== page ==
Whitewood v. Wolf Legalizes Same-Sex Marriage in Pennsylvania

by McNees Wallace & Nurick LLC

In a decision handed down on May 20th, Federal District Judge John E. Jones III  struck down Pennsylvania's ban on same-sex marriage, concluding that "all couples deserve equal dignity in the realm of civil marriage." Whitewood v. Wolf, No. 1:13-CV-1861, 2014 WL 2058105, at *1 (M.D. Pa. May 20, 2014).

Five same-sex couples seeking to marry in Pennsylvania, six couples and a widow seeking recognition for their out-of-state marriages, and two teenage daughters of one couple filed suit on July 9, 2013, asking the court to declare Pennsylvania's ban on same-sex marriage an unconstitutional violation of their civil rights. The defendants included Secretary of the Pennsylvania Department of Health Michael Wolf and Register of Wills and Clerk of Orphan's Court of Bucks County Donald Petrille, Jr.

Since 1996, two provisions of Pennsylvania's Domestic Relations Code have limited marriage to opposite-sex couples and denied recognition to same-sex marriages legally obtained in other jurisdictions. See 23 Pa. C.S. §§ 1102, 1704. At the time, Pennsylvania joined thirteen other states with similar provisions, and another eleven states followed suit in the next year. After eighteen years, the Middle District's Whitewood v. Wolf decision announced that the state's ban on performing and recognizing same-sex marriages violated both due process and equal protection rights as guaranteed by the Fourteenth Amendment to the United States Constitution. Whitewood, 2014 WL 2058105, at *1.

Power to Decide the Case

In response to Defendants' renewed objections to federal jurisdiction, the Honorable Judge Jones began by reiterating that a substantial federal question did exist in the case and that Baker v. Nelson no longer controls classifications based on sexual orientation. Id. at *4-*5.[1] Judge Jones described the doctrinal developments in the areas of constitutional due process and equal protection since Baker as undergoing nothing less than a "sea change." Whitewood, 2014 WL 2058105, at *5. The Middle District now joins numerous federal circuits and district courts in rejecting Baker's precedential value for classifications based on sexual orientation. Id.

Next, Defendants argued that Plaintiffs had failed articulate cognizable, personal harms suffered under the current Pennsylvania marriage laws, which would prevent Plaintiffs from succeeding on their § 1983 claim. The opinion dispensed with this argument quickly by acknowledging daily struggles that same-sex couples face regarding childcare and adoption, healthcare, taxation, end-of-life planning, and financial protection. Id. at *6. After dispensing with the threshold issues, Judge Jones addressed the due process and equal protection implications of Pennsylvania's ban on same-sex marriage.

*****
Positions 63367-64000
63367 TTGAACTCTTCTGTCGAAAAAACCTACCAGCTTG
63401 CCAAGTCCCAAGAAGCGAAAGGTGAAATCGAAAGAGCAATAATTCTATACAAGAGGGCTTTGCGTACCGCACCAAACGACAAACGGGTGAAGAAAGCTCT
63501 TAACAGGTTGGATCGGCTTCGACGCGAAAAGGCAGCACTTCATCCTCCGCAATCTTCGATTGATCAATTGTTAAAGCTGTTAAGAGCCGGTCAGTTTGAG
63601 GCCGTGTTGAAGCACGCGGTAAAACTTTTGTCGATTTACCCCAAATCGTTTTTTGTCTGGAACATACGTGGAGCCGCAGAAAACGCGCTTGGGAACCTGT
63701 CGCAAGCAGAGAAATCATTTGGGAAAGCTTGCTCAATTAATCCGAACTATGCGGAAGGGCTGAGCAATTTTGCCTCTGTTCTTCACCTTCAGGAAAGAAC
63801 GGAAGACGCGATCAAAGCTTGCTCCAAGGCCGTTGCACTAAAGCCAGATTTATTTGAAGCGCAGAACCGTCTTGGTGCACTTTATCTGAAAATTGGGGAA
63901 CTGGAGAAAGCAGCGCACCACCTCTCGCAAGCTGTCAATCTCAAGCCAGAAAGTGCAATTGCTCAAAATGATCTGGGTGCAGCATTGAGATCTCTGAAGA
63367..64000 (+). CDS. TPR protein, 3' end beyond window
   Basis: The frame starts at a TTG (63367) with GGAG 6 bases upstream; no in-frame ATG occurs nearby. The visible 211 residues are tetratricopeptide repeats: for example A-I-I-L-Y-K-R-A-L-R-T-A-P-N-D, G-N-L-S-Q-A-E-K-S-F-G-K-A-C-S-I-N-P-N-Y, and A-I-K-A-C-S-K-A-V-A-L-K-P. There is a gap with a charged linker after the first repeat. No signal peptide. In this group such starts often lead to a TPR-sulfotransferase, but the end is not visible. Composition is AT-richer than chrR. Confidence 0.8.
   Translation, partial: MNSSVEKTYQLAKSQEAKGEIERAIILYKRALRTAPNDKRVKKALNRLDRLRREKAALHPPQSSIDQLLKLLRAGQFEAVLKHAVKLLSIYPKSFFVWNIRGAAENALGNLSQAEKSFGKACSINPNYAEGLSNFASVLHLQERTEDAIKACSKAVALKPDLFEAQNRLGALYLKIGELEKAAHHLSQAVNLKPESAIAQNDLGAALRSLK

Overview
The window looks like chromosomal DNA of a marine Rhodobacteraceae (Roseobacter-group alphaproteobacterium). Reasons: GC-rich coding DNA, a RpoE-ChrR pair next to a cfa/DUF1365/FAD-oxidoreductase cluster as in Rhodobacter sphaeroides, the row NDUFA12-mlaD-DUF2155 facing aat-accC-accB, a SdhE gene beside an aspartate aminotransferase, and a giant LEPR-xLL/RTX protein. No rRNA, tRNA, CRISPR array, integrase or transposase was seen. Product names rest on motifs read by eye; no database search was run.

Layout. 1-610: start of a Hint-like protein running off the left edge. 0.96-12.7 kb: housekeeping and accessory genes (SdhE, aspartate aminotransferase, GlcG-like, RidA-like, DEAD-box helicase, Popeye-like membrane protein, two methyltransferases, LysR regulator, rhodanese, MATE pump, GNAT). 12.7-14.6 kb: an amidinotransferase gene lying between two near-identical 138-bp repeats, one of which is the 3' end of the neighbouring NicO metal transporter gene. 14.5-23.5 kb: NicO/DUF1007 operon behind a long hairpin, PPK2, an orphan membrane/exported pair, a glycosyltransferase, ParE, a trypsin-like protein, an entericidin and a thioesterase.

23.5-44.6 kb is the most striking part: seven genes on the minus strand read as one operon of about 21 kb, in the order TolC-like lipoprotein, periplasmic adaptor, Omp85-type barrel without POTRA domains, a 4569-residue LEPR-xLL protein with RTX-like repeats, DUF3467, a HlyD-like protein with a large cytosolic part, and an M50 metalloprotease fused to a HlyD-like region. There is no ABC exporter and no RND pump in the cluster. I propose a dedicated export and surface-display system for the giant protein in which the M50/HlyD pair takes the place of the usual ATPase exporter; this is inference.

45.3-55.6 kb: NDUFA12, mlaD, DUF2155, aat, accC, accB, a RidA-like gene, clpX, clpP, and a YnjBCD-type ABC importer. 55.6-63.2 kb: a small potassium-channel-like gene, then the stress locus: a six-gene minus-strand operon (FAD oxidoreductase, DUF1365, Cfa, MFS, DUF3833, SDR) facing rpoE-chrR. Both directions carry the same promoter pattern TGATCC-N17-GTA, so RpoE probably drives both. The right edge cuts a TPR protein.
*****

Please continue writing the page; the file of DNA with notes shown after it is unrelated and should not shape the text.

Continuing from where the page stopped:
The Fundamental Right to Choose A Spouse

The opinion describes marriage as a fundamental right older than the Bill of Rights itself. Id. at *7 (quoting Griswold v. Connecticut, 381 U.S. 479, 486 (1965)). The court compared Pennsylvania's ban on same-sex marriage to Virginia's laws against interracial marriage – struck down in Loving v. Virginia – and Missouri's regulation of prisoners' marriages – struck down in Turner v. Safley. See 388 U.S. 1 (1967); 482 U.S. 78, 95-96. Based on the precedent of these landmark decisions, the Middle District of Pennsylvania concluded that the right to marry – and the right to marry an individual of one's choosing – are fundamental rights that the Constitution has always guaranteed to individuals like the Plaintiffs in this case. Whitewood, 2014 WL 2058105, at *8.

It followed from the conclusion that marriage to a person of one's choice is a fundamental right that the state's refusal to recognize legal marriages from other jurisdictions violates same-sex couples' due process rights. Id. at *9. After declaring Pennsylvania's ban on same-sex marriage to be an unconstitutional violation of the fundamental right to marry a person of one's choosing, the court went on to analyze the proper degree of scrutiny to apply under the equal protection clause for classifications based on sexual orientation. Id.

Only "Equal" Remains

The Plaintiffs in Whitewood pressed the court to apply heightened scrutiny to a classification based on sexual orientation, while the defendants argued for more deferential rational basis review. Id. at *10. Although Plaintiffs argued that the statutes represented a gender-based prejudice, this assertion did not persuade the court. Id. at *10 n.9. Rather, the court agreed that the classifications merited heightened review because they differentiated based on sexual orientation – not gender. Id. at *10.

The court opined that neither the Third Circuit nor the Supreme Court has offered an explicit answer on how to treat sexual orientation classifications but noted that neither court has foreclosed the possibility of applying the strictest scrutiny. Id. The standard that the Supreme Court applied to classifications based on sexual orientation in United States v. Windsor[2] has been described as anything from intermediate scrutiny to "rational basis with bite." Id. at 11. To determine the appropriate level of scrutiny, Judge Jones first determined whether homosexuality represents a quasi-suspect class. Id.